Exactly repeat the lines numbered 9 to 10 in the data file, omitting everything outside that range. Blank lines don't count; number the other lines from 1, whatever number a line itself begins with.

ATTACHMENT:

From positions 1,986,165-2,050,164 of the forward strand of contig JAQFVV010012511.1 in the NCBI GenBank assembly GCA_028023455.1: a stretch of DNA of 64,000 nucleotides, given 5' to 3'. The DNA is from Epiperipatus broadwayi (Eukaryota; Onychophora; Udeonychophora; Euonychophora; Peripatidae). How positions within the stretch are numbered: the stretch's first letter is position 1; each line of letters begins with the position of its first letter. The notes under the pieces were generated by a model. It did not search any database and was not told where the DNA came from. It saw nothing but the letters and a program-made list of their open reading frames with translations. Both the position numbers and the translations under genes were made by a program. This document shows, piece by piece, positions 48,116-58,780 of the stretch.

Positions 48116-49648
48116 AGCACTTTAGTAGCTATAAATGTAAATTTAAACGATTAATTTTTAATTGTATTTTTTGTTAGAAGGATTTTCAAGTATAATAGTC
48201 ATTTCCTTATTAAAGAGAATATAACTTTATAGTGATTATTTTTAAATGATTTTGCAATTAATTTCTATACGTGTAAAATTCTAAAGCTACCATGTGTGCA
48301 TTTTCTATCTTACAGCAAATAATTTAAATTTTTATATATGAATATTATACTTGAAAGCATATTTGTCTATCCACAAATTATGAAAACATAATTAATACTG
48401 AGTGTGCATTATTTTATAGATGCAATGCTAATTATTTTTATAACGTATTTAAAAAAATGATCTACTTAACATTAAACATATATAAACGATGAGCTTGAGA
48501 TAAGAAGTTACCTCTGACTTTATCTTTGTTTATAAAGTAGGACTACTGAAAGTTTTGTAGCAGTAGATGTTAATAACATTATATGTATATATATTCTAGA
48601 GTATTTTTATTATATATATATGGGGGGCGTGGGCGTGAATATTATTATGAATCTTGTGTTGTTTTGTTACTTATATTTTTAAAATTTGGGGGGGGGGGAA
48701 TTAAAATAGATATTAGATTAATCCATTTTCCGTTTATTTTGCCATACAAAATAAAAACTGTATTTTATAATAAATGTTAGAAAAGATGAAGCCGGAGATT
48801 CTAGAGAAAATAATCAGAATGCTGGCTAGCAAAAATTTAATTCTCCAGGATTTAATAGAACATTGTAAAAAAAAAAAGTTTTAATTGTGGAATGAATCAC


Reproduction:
48701 TTAAAATAGATATTAGATTAATCCATTTTCCGTTTATTTTGCCATACAAAATAAAAACTGTATTTTATAATAAATGTTAGAAAAGATGAAGCCGGAGATT
48801 CTAGAGAAAATAATCAGAATGCTGGCTAGCAAAAATTTAATTCTCCAGGATTTAATAGAACATTGTAAAAAAAAAAAGTTTTAATTGTGGAATGAATCAC